A.P. Moller – Maersk is a global conglomerate with four core businesses in shipping, port infrastructure and oil & gas. Hence our business helps enable global trade and energy supply. Sustainability is a natural part of our business; whether we are building a new ship or drilling rig, or opening a new port in Africa ─ our investments are for the long-term. We always have to consider how our assets will perform in the next 20-30 years. For example, most of our assets consist of steel. The uncertainty about prices and the availability of a resource such as iron ore will increase in the future. Therefore, it makes sense for us to think long term about our resources. Ensuring high quality recycling of our new ships is a way of building resilience against increased volatility in steel prices.

It is our experience that sustainability adds value if it is tied closely into business and is allowed to help the company take a longer-term perspective on material matters. At its core, it adds value through better risk management whether it is related to protecting reputation, avoid excessive OPEX by better efficiency, anticipating legislation or avoiding disruptions.

Risk Management and Cost Savings

Over the past five years, we have been working to integrate sustainability into the core business processes such as Enterprise Risk Management, leadership training and performance management. Furthermore, we have established a solid executive level anchored sustainability governance and minimum standards and strategies on material topics such as health & safety, climate change and environmental pollution, labour standards, anti-corruption and responsible procurement. There is substantial value at stake. Since 2007, our container shipping company has reduced Co2 emissions “per container moved” by 34% and saved more than USD 750m in fuel costs in 2013 alone. At a global level, the UN estimates that corruption adds 10% to the cost of doing business and 25% to the cost of procurement contracts in developing countries. This work forms the backbone of our efforts to manage sustainability related risks, which we will sustain going forward.

Unlocking Growth for Society and Maersk

However, we are convinced that sustainability holds a bigger promise and have the potential to add to growth and value creation if a company is capable of identifying and delivering on hot spots for synergies between societal needs and the company’s core capabilities. Just last month we launched a new sustainability strategy – Unlocking Growth – focusing on accelerating the positive impacts on society of our core business. The purpose of our new sustainability strategy is to address significant sustainability challenges in society, which at the same time constitute bottlenecks to our growth strategy.

One of the areas where we will intensify focus is how we can enable more people to be pulled out of poverty by enabling more trade. Trade contributes to economic development and improved living standards; recently in Bali, political leaders reaffirmed the importance of facilitating trade with the WTO agreement on trade facilitation. Again, huge value is at stake. The World Economic Forum estimated in their 2012 ‘Enabling Trade Report’ that if non-tariff trade barriers were reduced only half way to global best practice, trade would increase by 15% and global GDP by 5%.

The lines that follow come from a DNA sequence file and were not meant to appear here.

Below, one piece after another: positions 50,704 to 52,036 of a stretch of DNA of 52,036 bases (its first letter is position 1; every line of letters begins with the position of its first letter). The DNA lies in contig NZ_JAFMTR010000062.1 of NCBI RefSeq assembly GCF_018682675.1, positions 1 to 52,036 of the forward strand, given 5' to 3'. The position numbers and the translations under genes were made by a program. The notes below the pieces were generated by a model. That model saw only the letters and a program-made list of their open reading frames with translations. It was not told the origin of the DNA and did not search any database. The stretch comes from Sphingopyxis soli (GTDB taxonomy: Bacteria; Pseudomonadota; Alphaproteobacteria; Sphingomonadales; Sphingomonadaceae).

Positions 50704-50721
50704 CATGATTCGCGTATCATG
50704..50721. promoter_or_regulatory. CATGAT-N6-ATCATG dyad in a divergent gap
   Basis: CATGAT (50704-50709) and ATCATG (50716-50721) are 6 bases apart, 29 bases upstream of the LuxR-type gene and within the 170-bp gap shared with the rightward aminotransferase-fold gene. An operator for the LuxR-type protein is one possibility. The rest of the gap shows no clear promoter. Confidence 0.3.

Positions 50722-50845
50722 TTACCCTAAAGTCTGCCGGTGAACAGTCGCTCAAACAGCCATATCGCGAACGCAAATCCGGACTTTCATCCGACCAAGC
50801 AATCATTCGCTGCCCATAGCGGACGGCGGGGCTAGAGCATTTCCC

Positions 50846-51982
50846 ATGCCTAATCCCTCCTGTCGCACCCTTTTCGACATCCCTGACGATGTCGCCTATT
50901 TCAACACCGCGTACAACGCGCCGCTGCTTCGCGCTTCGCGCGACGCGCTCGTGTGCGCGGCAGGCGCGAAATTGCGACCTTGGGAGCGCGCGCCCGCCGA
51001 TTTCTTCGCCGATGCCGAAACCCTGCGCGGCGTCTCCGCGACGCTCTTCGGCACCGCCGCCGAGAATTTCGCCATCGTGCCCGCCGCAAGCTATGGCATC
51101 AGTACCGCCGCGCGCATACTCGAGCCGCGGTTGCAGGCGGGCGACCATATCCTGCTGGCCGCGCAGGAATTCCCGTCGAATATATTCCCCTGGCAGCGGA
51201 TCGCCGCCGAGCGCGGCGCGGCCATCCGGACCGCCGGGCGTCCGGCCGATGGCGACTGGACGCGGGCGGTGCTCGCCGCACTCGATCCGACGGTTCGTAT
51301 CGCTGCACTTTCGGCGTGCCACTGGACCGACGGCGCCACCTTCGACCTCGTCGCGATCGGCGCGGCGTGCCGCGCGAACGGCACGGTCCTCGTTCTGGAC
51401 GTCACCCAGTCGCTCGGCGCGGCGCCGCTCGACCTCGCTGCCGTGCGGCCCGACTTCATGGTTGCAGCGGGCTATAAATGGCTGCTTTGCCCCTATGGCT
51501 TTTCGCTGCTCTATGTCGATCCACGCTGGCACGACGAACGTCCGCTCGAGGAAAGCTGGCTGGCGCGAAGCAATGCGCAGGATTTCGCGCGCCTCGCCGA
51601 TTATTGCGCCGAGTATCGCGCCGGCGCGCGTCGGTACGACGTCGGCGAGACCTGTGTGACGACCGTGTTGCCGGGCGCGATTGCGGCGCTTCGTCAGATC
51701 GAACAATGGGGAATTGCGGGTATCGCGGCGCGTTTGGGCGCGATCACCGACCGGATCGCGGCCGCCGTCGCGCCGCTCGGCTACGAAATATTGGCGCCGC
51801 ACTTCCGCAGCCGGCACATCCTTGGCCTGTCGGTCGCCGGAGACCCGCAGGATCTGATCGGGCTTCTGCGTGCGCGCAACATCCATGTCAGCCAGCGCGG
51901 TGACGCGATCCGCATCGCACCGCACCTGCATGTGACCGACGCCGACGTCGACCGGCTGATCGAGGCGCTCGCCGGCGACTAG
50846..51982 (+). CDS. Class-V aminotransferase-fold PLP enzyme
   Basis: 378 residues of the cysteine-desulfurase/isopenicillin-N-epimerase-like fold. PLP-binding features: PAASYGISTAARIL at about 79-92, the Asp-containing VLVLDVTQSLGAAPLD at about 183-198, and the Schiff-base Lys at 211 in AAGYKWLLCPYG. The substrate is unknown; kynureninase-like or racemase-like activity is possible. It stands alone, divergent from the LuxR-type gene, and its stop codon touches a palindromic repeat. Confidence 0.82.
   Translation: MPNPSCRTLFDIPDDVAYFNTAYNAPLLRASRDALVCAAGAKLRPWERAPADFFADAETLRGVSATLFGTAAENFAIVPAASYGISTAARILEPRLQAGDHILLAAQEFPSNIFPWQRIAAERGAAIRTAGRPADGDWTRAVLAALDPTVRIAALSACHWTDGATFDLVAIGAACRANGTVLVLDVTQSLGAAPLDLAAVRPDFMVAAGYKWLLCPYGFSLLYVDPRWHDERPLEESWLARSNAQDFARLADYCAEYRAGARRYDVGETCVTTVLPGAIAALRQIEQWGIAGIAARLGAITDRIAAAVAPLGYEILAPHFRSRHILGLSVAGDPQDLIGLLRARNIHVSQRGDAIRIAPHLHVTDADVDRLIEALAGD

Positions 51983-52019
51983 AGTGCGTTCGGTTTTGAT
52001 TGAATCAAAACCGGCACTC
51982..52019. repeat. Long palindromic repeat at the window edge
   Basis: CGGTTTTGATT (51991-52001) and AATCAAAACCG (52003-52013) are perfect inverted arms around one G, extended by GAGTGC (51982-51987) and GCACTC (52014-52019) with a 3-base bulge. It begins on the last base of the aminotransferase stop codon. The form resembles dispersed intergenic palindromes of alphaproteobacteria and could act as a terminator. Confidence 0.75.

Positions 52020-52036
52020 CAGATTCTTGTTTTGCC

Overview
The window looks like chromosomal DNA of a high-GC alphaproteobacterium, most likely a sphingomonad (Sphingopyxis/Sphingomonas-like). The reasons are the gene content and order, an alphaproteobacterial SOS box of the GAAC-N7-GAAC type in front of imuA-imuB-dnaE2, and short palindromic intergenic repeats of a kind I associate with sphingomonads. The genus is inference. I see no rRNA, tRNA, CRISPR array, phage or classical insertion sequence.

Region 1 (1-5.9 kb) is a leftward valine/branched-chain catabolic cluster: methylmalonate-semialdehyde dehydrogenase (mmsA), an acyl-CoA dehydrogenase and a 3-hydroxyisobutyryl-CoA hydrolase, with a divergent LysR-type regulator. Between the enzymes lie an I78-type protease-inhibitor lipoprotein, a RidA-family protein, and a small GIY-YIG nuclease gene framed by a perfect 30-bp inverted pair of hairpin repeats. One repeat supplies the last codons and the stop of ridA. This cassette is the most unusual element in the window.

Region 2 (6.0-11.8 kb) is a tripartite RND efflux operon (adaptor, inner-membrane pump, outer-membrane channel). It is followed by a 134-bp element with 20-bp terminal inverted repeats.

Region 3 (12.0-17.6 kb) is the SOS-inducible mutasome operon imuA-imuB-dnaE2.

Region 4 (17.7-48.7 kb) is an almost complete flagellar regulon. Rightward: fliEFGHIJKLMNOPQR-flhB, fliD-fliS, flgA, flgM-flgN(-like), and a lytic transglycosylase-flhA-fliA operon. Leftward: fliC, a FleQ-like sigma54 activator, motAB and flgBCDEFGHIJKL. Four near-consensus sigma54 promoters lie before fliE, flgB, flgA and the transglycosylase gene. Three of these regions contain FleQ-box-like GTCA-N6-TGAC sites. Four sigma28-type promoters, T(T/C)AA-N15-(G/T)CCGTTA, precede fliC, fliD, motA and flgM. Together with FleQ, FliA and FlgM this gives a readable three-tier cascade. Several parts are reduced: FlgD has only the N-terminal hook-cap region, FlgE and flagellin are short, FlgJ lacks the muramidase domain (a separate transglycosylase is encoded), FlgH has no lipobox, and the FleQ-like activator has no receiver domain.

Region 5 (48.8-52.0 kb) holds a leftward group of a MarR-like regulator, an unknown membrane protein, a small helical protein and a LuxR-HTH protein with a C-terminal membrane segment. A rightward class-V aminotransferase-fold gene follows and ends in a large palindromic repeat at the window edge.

With our transport and infrastructure companies, Maersk Line, APM Terminals and logistics provider, Damco, facilitating trade is part of our core business and we are working to make trade more efficient every day. However, in order to address larger bottlenecks to trade we need to engage with broader stakeholders outside our own gate. This will require patience and a longer time horizon but we believe it will also accelerate value creation for Maersk and society at the same time. In Kenya, for example, deployment of refrigerated container technology and teaching avocado farmers how best to package their avocados has expanded the avocado markets for smallholder farmers from the Middle East to all of Europe and Russia, and prices are up to five times higher. This result was also facilitated by investment in road infrastructure on the Government side as well as improved extension services, and it illustrates the point that proactive engagement with societal challenges can facilitate solutions and company growth at the same time. Kenya now has an avocado export of more than $300m USD.

We will now put our knowledge and competencies in play to help drive the trade agenda beyond our own operations. This new direction is still unchartered territory and we will face challenges along the way. However, we are confident that this way of working can accelerate many of the positive impacts of our business and open up for more business for Maersk at the same time.

Most ESG-based valuation of companies focuses on governance and sustainability risk management. And rightly so given the many material risks facing global companies. However, building on the examination of risk management in their investment portfolio, investors could also consider to what extent their investment targets are harvesting the opportunities present in the space between sustainable development and their core business competencies – also at this level, to the benefit of society, the company and the investor.

Annette Stube is the Head of Group Sustainability at A.P. Moller – Maersk A/S.
John Kornerup Bang is the Head of Positioning & Strategic Risk Management, Group Sustainability at A.P. Moller – Maersk A/S.